Squirrel Rant for the Year


Ah, yes. No garden season would be complete without a post detailing some of the unique and creative vandalism perpetrated by the darlings of the neighborhood this year. I freely admit, I hate them. I love them. Of all the pests I have to battle for the harvest…slugs, cabbage moths, earwigs and rolypolys, powdery mildew, hail, and Dane the mangy rescue mutt…squirrels are the only ones that make it personal. They could be French with their flagrant insults, chattering at me and biting their nails, throwing green apples down on my head and tossing perfect, beautiful peaches to the ground after a single bite only to stare at me from the branch in defiance, daring me to take offense. If they carried rapiers I’d fear them.

Mostly, they’re all the same to me, these garden rats. Furry. Cute. Rapacious. Infuriating. But twice now, one has been born that stands out from the rest. Six or seven years ago it was Hugo the Great, acrobat extraordinaire whom I swear could fly…fly I tell you. He sprang into this world either fearless or completely insane and his feats of leaping high overhead across impossible distances only to catch the merest twig tip and cling while it whipped him up and down in wild thirty-foot arcs left both me and every squirrel who chased him with mouths agape in awe and terror. I only saw him the one year of course. He was destined to die young. But oh, what a glorious season. I adored Hugo. He lived like a meteor…hot, fast, and brief.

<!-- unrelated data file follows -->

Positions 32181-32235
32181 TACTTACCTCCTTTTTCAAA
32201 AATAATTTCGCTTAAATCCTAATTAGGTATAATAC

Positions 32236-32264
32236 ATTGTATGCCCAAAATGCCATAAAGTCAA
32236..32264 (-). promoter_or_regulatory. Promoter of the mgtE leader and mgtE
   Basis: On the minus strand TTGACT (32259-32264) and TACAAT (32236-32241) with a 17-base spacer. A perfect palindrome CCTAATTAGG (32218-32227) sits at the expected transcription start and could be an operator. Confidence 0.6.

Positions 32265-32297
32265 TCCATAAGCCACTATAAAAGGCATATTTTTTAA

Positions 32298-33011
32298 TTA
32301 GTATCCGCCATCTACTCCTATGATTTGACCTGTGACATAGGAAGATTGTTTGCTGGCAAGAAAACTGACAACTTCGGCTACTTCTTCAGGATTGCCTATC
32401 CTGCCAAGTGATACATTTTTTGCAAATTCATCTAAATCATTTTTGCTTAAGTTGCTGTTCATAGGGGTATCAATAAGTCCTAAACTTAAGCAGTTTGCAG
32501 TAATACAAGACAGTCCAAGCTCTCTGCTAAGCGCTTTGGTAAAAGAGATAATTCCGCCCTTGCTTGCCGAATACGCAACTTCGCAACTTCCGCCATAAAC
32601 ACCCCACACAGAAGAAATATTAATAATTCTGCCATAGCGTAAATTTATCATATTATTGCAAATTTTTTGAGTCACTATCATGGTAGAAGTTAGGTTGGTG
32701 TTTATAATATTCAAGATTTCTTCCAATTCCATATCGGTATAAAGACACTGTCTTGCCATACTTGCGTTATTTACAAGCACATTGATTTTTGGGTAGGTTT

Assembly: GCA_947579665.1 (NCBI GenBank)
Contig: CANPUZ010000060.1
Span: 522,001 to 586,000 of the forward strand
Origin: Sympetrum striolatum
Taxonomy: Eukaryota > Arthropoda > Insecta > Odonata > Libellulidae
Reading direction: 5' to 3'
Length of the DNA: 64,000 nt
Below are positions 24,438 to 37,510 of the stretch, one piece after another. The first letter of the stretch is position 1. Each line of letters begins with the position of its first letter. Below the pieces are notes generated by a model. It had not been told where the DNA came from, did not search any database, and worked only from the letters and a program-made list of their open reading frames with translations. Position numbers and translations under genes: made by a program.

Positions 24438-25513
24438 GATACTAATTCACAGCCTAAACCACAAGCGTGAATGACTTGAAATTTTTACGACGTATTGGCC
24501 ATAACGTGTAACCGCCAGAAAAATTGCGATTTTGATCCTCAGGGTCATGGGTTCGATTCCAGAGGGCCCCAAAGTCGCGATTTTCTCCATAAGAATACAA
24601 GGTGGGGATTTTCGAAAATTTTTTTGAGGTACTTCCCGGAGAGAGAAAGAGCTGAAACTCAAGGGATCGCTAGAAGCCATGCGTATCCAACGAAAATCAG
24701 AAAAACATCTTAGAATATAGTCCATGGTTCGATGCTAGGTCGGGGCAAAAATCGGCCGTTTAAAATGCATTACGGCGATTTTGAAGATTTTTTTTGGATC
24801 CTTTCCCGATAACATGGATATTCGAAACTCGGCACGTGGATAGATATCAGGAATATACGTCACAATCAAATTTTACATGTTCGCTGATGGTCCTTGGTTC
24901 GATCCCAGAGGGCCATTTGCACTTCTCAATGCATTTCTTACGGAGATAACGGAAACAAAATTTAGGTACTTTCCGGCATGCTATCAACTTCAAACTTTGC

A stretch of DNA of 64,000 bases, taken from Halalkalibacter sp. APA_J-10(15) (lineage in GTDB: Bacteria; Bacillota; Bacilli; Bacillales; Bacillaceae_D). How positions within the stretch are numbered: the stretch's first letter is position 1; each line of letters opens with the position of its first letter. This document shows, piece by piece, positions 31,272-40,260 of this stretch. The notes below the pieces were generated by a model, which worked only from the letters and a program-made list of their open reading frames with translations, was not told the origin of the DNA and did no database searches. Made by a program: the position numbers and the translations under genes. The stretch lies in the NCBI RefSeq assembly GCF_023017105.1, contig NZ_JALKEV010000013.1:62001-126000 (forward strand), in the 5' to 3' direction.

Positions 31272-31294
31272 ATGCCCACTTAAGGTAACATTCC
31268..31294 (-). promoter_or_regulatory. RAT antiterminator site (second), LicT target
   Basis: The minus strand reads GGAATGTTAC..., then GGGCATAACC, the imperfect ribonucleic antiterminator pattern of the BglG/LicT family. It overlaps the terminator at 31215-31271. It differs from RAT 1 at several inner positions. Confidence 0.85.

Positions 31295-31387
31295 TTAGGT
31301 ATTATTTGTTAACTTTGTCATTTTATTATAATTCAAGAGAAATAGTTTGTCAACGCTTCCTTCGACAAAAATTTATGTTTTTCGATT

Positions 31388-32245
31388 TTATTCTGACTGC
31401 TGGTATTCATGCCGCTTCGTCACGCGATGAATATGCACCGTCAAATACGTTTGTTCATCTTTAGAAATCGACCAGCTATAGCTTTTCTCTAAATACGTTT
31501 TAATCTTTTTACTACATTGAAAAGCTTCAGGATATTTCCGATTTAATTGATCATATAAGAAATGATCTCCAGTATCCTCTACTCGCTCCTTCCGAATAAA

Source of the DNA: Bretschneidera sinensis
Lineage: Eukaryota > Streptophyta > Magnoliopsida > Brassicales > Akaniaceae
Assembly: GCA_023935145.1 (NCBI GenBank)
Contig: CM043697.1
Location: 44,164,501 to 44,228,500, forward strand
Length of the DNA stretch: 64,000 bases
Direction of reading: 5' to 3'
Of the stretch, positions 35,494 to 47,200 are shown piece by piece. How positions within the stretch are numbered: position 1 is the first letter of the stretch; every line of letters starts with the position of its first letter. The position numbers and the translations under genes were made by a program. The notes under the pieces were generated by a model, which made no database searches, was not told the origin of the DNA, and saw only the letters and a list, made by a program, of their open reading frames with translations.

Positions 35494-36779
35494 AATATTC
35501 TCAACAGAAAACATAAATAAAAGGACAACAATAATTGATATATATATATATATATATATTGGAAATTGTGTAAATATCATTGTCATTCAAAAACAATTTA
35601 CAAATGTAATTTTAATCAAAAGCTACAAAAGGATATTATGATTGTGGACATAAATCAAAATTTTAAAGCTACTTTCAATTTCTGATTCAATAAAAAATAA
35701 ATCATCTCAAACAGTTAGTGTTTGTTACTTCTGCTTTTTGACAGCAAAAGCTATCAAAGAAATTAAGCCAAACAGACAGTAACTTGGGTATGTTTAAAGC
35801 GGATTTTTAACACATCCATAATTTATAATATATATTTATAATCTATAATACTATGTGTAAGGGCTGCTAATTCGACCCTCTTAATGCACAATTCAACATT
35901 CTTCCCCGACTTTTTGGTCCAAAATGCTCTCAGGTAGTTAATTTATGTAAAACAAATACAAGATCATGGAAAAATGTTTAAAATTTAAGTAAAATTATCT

But his memory faded over time and I was lulled into complacence. I eventually forgot that great ones, avatars, sometimes appear among this race…until late July when I discovered the first beautiful eggplant lying mangled in the pathway. Now I assure you, over time I’ve grown familiar with their favorites, these squirrels.  Fruit has always been their main target and I’ve adjusted my efforts accordingly.  The apple tree I gave them early, it’s always been theirs to plunder, and this year I finally surrendered both the peaches and my four espaliered pears as well. I still fight for the grapes as the muslin bags I tie on each individual cluster have so far foiled their best efforts but up until now they never thought to molest the vegetables.

So when I first spotted the eggplant I naturally thought it was Dane the mangy rescue mutt because Dane will eat anything…anything I tell you…but then I glimpsed the second eggplant lying beneath the spruce tree where they nest, and when I walked over to pick it up I found a hole the size of a golf ball with telltale teeth marks pocking the rest of the skin.  That was when I realized, with sinking heart, that a new squirrel god was nigh.